Friday, June 27, 2008


Waiting to have my I.D. checked at airport security, I chose the line with the security guard who looked the nicest -- a roly-poly young woman joking with her coworkers. Not that I have anything to hide from security. No, I'm just prone to that icky feeling you get when you have to confront authority. When someone treats you with suspicion, like they think you might try to shoplift, you can be the most innocent person in the world, but you start to feel guilty and paranoid. Marisha Pessl described it perfectly in her book (which I'm about to finish), and I felt validated. Either that's a totally normal sensation, or Marisha Pessl is just as neurotic as I am.

Anyway, I chose my line because the roly-poly guard seemed to believe people are innately good instead of evil, and because she looked like she knew how to give a hug, which you sometimes need when going through security, but just as I approached the front of her line, her replacement came -- an older woman with tight grey hair, her shirt buttoned up to her chin, and a severe, flat mouth. She wore blue latex gloves.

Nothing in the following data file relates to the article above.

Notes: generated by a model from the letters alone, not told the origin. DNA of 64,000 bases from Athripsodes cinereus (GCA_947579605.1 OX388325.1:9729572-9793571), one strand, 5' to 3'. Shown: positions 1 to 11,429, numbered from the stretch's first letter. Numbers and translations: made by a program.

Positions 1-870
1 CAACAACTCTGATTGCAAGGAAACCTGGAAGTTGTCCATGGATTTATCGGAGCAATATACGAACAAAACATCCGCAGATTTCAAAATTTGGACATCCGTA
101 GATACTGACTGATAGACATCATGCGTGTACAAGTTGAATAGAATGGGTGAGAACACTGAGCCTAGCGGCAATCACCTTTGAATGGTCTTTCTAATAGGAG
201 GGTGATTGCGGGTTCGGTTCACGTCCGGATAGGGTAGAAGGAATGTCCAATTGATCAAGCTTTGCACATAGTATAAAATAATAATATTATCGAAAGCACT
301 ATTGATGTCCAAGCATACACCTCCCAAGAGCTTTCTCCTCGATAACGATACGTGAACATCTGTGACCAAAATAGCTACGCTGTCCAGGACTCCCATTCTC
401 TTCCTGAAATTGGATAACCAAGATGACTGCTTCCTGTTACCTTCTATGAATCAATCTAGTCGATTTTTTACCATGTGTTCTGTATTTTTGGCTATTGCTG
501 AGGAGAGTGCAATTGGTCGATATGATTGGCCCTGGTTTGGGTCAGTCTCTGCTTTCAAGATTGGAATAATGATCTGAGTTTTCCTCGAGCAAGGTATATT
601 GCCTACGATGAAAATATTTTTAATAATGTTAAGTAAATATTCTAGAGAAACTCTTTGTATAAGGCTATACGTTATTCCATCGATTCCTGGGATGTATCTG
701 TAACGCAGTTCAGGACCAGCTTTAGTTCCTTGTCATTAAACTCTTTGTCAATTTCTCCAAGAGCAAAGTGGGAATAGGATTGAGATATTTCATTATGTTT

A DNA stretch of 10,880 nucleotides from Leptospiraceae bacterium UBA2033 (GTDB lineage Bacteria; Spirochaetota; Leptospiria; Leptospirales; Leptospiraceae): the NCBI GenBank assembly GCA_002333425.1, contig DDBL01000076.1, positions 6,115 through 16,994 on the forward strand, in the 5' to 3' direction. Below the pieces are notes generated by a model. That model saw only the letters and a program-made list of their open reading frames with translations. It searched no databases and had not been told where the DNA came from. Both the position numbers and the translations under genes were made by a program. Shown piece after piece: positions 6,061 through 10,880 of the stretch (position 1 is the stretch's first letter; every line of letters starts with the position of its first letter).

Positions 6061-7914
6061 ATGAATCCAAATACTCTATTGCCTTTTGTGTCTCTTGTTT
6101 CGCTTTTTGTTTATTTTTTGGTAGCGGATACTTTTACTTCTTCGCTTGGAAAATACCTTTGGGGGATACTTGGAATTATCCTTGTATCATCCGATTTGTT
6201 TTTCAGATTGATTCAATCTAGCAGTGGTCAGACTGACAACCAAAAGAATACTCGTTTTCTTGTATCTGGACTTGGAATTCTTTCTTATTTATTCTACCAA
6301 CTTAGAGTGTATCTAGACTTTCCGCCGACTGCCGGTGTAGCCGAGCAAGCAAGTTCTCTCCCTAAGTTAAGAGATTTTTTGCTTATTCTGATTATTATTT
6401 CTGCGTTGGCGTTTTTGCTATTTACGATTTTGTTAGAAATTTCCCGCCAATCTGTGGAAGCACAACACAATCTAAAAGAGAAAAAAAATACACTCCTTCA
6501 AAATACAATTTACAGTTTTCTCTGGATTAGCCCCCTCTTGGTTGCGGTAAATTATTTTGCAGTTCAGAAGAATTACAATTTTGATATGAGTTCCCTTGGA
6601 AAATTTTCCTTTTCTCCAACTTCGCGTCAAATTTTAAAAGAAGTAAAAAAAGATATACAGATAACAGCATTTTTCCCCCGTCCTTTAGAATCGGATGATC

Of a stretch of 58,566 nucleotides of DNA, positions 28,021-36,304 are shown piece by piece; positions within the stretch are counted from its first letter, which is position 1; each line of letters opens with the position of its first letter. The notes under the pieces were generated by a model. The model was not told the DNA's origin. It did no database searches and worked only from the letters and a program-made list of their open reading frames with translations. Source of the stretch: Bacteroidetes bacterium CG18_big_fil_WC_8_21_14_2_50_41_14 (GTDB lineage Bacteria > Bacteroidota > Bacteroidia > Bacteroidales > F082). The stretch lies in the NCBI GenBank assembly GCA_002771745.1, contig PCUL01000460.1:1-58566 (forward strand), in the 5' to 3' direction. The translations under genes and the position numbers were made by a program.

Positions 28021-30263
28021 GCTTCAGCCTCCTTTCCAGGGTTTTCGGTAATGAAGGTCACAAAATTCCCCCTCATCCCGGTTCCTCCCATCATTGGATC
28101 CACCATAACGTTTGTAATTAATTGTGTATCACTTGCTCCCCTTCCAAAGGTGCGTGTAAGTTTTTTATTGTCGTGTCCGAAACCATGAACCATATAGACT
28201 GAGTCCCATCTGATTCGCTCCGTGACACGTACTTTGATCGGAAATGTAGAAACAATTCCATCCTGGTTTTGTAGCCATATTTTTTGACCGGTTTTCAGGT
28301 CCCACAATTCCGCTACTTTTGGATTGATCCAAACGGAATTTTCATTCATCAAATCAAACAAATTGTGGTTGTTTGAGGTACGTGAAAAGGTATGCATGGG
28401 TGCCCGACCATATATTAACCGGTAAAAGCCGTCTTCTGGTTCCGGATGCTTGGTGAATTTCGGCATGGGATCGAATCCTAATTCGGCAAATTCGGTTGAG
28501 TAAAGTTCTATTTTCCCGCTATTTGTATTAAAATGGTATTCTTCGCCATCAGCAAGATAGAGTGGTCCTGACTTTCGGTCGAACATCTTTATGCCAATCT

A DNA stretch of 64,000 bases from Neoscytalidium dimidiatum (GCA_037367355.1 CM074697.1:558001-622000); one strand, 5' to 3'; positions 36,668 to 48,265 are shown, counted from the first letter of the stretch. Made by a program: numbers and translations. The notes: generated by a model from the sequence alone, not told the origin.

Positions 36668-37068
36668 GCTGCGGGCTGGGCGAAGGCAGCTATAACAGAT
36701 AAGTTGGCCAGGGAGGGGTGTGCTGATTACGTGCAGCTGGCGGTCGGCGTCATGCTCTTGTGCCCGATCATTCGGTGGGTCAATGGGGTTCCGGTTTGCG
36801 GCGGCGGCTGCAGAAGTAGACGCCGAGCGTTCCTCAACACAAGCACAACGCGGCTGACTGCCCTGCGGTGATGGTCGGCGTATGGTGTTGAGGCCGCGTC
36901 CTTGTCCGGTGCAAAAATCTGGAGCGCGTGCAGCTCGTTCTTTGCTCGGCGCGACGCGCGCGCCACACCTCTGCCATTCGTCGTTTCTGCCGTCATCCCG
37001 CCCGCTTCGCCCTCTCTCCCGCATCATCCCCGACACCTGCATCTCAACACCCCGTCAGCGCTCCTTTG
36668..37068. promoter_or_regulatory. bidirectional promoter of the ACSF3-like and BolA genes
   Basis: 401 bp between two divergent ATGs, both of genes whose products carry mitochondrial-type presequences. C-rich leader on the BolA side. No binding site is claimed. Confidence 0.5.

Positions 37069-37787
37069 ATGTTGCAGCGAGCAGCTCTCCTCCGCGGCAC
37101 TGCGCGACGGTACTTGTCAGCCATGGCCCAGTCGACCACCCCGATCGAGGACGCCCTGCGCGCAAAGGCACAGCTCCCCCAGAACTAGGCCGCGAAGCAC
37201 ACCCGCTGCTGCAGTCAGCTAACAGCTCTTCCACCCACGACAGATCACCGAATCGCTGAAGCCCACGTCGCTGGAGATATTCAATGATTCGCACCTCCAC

The nice lady who was leaving trusted us passengers not to rub diseases on our I.D.'s. The new lady clearly didn't. She had no faith in humanity at all. She had risen above lowly humanity to sit in the seat of power. And I was the first to confront her.

She looked at my I.D. VERY suspiciously, and said, "What's this? What does this say?"

I started to tell her my name, thinking she was testing me. Then I realized she meant the logo on my shirt.

"It's Barrel of Monkeys," I told her.

"Oh!" She showed some recognition but still looked confused, so I tried to help her out.

"It's a theater. We perform kids' stories."

"Oh!" she said, her face turning a little red. "Oh, I thought it was this place in the Bahamas. A really rowdy bar . . . I . . ." she sort of trailed off, turning red, aware that I might be wondering what she'd been doing at a rowdy bar in the Bahamas. "Well," she said, "I didn't . . . oh, if I'd been twenty years younger, but it was a really wild place . . ."

I explained a little more about the Monkeys.

"That's great. Well, it's better than alcohol. Oh, congratulations!" she said, still flustered, but smiling, and a human after all.

1 comment:

taipalmgren said...

We gotta find that bar.